Table 1.17. Occupational structure of the electronics industry in the USA, UK, and Ireland, and of Irish manufacturing industry, 1980/81
|Electronics industry||Irish manufacturing (1981)%|
|USA (1980) %||UK (1981) %||Ireland (1981) %|
|Scientists & technologists||n.a.||10.2||0.9|
Source: Ref. 46.
a. "Operatives" (USA, UK, all Irish industry); "Non-craft production workers" (Irish electronics).
b. "Labourers" (USA); "Others" (UK, Irish electronics, Irish industry).
c. Within the AnCO category "Professional, administrative and clerical", each occupation listed has been allocated into one of the three categories used here. The number comprising the "All others" occupation has been allocated to each of the three categories in the proportion that they make up of the overall category.
Skill Patterns in the Electronics Industry
The skill component of the electronics industry in Ireland is important for several reasons:
(a) it has a relatively high proportion of professional and technically trained workers, which implies that it is not as vulnerable as other industries to low-wage competition;
(b) a greater value-added per work-hour would be expected from a skill-intensive sector, such as electronics, than from capital-intensive industries;
(c) Ireland has a young and well-educated population and spends a high proportion of its national income on education;
(d) international comparisons can be made and used to monitor the industry and Ireland's progress.
The occupational structure of the electronics industry in Ireland, the United Kingdom, and the United States is set out in table 1.17, along with the structure within the Irish manufacturing industry as a whole.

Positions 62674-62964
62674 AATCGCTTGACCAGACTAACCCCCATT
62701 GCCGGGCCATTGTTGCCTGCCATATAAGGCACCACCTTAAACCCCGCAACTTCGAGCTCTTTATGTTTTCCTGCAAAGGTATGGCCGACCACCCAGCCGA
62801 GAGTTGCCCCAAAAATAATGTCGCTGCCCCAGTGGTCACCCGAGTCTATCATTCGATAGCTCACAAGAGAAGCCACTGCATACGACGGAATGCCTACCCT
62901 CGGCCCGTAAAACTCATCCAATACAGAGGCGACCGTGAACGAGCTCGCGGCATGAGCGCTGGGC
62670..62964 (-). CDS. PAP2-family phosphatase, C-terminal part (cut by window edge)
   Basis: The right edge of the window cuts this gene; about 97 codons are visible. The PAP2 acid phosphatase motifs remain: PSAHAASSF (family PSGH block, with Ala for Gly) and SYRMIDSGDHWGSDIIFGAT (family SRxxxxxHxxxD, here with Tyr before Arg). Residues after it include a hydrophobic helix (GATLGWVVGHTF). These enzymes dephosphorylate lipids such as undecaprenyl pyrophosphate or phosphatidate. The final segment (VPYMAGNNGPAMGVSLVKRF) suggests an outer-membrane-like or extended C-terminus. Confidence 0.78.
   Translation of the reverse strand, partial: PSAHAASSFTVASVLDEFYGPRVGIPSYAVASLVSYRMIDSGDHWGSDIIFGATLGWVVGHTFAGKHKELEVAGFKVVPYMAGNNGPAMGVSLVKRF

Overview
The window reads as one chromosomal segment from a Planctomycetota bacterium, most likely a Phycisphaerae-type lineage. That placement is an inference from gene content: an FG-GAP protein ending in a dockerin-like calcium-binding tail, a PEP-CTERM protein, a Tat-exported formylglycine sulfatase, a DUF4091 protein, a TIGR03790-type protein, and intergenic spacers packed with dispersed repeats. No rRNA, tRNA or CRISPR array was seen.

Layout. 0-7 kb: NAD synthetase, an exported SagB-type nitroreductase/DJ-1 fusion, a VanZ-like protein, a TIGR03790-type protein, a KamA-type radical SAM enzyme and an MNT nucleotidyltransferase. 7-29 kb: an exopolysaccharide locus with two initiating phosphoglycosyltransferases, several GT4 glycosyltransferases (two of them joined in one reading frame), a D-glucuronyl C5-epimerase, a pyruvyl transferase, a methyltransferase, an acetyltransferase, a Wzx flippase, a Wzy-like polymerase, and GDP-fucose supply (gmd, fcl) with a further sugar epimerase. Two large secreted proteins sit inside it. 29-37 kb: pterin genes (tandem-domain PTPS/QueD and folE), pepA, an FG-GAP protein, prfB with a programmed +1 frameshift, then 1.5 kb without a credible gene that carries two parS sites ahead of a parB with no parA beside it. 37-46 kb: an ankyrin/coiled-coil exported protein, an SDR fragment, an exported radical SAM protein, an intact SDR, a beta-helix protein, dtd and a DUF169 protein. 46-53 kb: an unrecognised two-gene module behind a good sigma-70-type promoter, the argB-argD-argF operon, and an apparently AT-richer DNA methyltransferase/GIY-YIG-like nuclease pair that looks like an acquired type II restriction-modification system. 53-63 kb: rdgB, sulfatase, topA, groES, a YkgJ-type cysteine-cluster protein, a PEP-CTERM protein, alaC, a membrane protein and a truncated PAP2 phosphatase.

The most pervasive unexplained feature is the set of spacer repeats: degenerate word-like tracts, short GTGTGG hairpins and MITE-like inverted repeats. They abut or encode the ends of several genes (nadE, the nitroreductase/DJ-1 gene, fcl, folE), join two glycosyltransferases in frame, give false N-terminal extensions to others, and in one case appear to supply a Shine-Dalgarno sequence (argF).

In international terms, employment in Irish electronics factories is qualitatively intermediate between the United States and newly industrializing countries. According to table 1.17, proportionately more assembly workers and fewer technicians and professionals are employed in the Irish than in the US electronics industry. In purely Irish terms, the industry is highly skilled. There is a higher proportion of technicians and professional employees than in the rest of manufacturing industry. Instead of "blue-collar" craft workers, there is a "white-collar" tier of technicians.46
Within subsectors of the electronics industry there are different occupational and skill patterns. In table 1.18 the percentage of engineers/ technicians is broken down by product group. This table shows that the complex electronics products such as instruments and industrial control and telecommunications products require more technical manpower than standard products and components.47
In total, employment of about 16,000 in the electronics industry in 1987 reflected a less than spectacular growth in the sector since 1973. The level was well below that projected by Killeen in 1979. In fact it represents a figure that was less than half the number employed in that sector in Scotland and only a little more than half as many as in Berkshire in the United Kingdom. It is also calculated that total employment in Irish electronics was probably less than the annual increase in electronics jobs in Bavaria, Germany, during the 1980s.49
Table 1.18. Density of technologists in the Irish electronics sector according to product group
|Product group||% of engineers||% of technicians|
|Instruments and industrial control||11.6||13.3|
Source: Ref. 47.